The card associations are lately making online orders that rely on pre-authorization (pre-auth) much more difficult.
Different card issuers have different periods and it varies from bank to bank, but the number of days the authorization for the amount (as a "shadow transaction") will be held against the customer's card is going down.
For Card Not Present (Mail Order/Telephone Order, Internet) it can be as low as 2-5 days now.
If you can't rely on pre-auth as your timeframe is so long, storing credit card information with your own merchant account requires you to be Payment Card Industry (PCI) Data Security Standard compliant.
You must store the card number encrypted (or hashed) and you can never store the CVV* past authorization of the card.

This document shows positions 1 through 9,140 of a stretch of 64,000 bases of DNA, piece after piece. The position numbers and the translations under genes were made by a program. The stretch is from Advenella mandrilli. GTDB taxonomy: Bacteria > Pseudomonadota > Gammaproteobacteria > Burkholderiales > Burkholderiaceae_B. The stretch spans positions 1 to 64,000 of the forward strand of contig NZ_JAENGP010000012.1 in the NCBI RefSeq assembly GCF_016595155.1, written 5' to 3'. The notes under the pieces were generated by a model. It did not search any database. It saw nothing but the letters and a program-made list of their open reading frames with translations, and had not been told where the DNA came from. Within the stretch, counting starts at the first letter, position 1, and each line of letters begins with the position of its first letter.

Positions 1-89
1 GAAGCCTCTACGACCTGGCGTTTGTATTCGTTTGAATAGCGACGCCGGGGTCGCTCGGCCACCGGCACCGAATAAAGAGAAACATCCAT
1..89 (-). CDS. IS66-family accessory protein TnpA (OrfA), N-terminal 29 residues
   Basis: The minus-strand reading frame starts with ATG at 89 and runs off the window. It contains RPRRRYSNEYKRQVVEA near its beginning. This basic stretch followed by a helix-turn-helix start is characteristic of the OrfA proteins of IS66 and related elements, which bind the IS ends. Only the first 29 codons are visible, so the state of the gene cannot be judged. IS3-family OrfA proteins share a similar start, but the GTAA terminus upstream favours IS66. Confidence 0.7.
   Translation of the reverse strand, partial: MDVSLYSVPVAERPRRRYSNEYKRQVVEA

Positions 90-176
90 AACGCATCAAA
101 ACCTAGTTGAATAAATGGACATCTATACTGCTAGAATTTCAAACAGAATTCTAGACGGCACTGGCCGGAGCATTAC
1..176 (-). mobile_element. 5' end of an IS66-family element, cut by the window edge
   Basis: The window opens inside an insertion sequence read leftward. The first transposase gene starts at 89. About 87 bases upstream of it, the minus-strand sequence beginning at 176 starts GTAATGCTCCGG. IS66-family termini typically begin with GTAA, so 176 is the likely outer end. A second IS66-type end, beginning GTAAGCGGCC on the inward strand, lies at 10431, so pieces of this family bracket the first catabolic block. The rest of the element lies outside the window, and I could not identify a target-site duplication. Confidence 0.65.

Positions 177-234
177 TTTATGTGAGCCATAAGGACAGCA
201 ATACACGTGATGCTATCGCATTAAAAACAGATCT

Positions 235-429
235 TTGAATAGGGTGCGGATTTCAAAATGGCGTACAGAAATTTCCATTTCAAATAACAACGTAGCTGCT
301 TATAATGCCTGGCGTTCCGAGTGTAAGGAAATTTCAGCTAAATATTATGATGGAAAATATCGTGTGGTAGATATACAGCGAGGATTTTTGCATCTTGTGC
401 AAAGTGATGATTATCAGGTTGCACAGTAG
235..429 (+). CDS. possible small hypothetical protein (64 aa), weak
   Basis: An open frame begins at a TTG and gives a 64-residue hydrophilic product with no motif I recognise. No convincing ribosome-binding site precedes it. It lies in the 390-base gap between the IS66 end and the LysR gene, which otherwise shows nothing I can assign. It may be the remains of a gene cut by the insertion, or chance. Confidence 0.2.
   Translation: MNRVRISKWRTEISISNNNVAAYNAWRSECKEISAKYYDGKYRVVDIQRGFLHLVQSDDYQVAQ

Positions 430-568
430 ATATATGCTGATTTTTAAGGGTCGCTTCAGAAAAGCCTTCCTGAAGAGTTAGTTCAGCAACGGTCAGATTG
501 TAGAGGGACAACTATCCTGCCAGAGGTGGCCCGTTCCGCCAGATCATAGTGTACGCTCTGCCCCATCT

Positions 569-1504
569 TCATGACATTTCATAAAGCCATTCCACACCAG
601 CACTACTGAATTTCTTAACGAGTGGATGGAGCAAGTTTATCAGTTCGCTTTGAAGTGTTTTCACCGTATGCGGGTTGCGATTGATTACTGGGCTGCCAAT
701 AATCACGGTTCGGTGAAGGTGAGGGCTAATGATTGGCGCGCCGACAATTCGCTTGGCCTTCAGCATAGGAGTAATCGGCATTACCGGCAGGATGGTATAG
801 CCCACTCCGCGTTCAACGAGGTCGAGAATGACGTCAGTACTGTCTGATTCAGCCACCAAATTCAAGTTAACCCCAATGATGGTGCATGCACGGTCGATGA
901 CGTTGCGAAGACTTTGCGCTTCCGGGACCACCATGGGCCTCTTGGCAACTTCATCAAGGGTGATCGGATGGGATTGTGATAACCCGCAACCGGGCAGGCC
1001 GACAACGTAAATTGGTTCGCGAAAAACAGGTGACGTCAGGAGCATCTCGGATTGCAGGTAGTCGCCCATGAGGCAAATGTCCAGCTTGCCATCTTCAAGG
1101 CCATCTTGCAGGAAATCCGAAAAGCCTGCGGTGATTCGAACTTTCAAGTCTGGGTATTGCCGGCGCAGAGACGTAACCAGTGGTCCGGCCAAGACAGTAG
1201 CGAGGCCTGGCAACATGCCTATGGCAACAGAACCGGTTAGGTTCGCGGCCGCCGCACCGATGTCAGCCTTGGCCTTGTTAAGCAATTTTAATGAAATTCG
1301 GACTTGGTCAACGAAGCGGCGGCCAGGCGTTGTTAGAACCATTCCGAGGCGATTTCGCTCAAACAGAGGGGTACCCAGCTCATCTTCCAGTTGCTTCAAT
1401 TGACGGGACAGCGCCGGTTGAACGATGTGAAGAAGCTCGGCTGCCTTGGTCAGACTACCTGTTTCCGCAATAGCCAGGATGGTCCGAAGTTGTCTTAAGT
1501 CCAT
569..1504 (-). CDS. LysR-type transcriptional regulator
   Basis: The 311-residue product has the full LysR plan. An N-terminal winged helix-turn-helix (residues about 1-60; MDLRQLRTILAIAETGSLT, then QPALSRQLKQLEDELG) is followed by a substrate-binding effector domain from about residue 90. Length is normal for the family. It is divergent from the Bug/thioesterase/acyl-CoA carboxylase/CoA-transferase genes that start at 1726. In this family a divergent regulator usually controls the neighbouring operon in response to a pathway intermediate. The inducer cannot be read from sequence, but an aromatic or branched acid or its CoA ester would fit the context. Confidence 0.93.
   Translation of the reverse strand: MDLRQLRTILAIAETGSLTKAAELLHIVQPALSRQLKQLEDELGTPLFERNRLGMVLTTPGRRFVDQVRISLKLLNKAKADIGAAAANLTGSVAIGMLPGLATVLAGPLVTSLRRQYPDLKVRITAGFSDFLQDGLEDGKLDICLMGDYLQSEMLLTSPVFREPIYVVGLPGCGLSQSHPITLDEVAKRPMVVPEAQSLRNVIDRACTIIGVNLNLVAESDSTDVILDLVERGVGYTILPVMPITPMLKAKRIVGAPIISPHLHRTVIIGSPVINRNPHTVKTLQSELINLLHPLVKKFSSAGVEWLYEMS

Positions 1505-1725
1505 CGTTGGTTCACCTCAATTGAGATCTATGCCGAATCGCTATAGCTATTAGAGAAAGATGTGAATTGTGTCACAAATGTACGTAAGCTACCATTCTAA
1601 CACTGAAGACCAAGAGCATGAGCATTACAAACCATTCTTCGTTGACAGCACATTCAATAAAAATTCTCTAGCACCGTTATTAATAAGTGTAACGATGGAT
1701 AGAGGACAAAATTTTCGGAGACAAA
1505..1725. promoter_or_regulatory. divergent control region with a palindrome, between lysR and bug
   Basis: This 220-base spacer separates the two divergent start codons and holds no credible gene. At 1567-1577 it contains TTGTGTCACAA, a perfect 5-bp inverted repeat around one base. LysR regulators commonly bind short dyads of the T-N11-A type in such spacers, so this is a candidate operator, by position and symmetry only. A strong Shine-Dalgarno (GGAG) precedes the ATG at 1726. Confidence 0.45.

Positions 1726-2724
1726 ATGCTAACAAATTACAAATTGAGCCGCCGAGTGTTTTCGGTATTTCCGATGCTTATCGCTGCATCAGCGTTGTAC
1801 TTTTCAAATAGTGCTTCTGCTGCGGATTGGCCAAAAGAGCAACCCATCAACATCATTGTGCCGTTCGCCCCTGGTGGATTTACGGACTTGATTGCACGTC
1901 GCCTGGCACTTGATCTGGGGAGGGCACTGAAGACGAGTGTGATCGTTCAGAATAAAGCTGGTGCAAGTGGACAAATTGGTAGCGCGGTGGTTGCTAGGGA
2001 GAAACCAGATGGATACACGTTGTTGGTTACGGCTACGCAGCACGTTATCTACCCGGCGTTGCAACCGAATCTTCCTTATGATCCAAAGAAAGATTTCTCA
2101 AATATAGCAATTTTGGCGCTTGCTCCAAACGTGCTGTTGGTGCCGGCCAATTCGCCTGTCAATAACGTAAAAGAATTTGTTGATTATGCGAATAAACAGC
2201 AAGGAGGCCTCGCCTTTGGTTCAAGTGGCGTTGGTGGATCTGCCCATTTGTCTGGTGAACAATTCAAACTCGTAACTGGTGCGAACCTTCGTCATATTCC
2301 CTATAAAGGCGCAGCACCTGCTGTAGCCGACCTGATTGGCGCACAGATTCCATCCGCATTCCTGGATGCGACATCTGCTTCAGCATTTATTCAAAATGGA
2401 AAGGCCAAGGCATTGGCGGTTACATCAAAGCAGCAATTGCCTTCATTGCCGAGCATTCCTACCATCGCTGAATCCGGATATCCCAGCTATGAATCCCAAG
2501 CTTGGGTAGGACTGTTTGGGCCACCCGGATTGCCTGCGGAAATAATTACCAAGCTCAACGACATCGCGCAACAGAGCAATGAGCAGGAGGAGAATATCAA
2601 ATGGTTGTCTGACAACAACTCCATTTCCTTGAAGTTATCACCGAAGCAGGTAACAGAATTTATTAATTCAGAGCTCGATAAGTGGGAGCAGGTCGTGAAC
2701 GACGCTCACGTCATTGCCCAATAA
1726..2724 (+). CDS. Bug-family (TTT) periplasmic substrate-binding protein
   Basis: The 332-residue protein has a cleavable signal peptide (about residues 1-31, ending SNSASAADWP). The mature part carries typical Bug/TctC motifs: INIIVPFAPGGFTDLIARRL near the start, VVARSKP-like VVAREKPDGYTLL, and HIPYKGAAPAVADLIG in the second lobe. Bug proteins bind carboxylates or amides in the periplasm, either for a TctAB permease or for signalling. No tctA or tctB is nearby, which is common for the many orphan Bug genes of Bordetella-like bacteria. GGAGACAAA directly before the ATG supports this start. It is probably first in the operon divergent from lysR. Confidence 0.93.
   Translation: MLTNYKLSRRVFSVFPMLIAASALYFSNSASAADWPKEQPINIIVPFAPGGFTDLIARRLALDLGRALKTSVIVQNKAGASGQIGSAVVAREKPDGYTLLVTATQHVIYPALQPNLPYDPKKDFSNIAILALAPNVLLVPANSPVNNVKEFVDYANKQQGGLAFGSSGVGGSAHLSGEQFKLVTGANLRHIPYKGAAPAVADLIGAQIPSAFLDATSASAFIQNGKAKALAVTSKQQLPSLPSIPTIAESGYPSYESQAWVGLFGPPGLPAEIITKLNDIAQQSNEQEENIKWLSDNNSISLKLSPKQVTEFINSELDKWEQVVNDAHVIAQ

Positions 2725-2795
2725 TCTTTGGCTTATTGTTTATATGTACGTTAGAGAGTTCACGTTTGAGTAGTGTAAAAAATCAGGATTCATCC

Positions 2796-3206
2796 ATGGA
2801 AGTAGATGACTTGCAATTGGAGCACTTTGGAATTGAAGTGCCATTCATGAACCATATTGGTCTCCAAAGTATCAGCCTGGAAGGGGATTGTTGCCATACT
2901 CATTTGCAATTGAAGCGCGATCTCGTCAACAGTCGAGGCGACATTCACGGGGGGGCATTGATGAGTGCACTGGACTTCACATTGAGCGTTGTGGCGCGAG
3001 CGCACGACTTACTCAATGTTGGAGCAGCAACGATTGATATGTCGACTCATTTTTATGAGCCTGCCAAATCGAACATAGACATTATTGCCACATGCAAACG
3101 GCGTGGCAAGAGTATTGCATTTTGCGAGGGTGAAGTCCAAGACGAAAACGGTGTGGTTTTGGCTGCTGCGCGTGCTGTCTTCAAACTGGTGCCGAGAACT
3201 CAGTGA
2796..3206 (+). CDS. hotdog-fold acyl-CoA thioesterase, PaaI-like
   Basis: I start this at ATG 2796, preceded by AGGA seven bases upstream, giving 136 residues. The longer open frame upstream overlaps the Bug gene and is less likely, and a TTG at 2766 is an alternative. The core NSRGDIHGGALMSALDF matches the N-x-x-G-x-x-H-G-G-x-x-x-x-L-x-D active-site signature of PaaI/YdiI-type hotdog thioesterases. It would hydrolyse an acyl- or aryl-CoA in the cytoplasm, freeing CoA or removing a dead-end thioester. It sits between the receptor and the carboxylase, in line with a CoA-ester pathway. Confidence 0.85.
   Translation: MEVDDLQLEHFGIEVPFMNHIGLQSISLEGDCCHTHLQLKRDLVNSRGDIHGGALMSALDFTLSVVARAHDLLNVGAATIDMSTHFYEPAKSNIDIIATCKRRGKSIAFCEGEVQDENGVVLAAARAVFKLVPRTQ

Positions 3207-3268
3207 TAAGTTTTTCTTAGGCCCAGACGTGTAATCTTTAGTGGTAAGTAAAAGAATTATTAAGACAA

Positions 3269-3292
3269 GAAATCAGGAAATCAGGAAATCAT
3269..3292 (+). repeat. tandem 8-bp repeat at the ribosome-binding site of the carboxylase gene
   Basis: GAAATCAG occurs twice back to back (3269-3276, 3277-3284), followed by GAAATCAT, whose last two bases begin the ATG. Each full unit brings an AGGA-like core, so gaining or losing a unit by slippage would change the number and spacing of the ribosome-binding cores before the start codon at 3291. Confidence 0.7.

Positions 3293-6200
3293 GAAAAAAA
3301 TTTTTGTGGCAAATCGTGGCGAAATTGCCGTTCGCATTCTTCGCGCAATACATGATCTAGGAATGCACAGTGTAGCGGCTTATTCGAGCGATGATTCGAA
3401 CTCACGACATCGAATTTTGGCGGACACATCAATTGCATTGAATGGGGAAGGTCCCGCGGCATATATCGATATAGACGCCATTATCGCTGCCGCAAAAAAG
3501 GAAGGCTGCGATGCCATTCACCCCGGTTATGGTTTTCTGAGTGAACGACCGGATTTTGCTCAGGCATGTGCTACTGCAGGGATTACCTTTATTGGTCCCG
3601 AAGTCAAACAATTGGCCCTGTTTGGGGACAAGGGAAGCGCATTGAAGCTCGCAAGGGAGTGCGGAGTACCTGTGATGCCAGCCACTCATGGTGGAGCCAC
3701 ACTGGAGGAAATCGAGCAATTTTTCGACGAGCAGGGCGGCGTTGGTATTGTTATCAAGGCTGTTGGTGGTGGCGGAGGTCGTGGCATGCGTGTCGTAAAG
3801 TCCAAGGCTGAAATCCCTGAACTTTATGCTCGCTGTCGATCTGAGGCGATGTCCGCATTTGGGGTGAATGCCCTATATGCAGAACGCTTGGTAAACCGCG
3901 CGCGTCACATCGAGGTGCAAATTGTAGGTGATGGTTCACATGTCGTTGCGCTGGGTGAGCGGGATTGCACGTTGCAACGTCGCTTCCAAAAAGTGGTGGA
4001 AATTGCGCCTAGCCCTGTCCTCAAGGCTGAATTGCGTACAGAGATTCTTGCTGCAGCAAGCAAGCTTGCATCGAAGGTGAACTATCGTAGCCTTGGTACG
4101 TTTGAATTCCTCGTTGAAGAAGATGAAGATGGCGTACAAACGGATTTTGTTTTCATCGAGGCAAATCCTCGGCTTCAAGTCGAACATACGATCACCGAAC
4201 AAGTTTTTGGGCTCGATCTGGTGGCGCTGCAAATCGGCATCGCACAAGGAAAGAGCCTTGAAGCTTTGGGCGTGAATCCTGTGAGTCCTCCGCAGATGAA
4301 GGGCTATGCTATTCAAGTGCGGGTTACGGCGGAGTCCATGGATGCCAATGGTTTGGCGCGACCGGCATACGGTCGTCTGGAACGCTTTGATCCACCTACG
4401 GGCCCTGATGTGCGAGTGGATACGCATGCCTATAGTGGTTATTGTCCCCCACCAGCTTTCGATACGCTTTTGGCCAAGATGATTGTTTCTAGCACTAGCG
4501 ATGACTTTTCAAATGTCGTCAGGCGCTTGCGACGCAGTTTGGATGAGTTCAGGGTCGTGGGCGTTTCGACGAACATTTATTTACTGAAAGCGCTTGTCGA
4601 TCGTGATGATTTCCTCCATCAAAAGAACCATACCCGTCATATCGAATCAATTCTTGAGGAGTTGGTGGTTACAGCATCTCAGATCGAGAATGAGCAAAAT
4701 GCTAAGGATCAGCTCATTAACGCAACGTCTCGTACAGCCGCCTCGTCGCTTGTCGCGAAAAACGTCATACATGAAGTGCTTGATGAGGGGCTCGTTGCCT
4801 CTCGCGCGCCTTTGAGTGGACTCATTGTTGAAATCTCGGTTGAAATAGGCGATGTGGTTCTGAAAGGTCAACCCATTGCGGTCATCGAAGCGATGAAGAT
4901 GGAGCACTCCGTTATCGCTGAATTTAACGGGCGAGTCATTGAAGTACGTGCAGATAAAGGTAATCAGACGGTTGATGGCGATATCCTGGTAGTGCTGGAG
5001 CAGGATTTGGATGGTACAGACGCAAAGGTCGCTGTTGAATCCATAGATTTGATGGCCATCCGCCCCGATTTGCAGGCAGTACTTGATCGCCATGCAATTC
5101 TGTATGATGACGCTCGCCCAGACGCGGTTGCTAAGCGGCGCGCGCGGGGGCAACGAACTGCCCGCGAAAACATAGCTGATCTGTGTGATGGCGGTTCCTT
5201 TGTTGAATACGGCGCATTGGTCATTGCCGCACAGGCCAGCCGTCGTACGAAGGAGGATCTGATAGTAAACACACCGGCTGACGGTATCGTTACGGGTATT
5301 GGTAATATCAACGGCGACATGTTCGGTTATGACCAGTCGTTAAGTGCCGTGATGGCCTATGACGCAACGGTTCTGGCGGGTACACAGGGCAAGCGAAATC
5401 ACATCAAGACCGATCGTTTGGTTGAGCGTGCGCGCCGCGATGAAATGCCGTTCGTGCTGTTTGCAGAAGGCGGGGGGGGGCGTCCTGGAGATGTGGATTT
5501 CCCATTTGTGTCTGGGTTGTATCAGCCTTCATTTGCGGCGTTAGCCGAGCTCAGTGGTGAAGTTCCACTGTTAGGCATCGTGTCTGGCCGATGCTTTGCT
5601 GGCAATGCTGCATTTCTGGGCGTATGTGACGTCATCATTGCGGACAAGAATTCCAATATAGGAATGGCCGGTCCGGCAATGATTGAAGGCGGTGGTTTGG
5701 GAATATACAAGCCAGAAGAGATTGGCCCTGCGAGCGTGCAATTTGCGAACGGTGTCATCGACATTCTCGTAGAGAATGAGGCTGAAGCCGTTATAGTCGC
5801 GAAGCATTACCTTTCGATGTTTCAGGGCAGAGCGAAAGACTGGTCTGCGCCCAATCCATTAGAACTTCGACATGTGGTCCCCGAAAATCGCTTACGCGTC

(The rules are strict that the CVV must not be stored in any database or also, not on any paper form. Yes, that's right. If you write it down and store it past authorization you are in violation.)
This can be a real problem if your credit card acquirer (gateway) insists on CVV to put through a charge as it means you will have to contact the customer again to get the CVV. Many sites ask the customer to "confirm their order" by entering the card number and CVV again.
So, to be able to perform this business model it appears you would have to break the card association rules on storage of cardholder data. This will be expensive if/when your acquirer finds out.
The card associations are tough on Card Not Present (Mail Order/Telephone Order, Internet) merchants, and give them minimal fraud protection, whilst on the other hand adding requirements like this that can really restrict one's business model.
Of course, your mileage may vary.
*VISA refers to the 3-digit code on the back of the card as CVV2, MasterCard calls it CVC2, and American Express calls it CID or 4DBC and it is 4 digits on the front of the AMEX card.)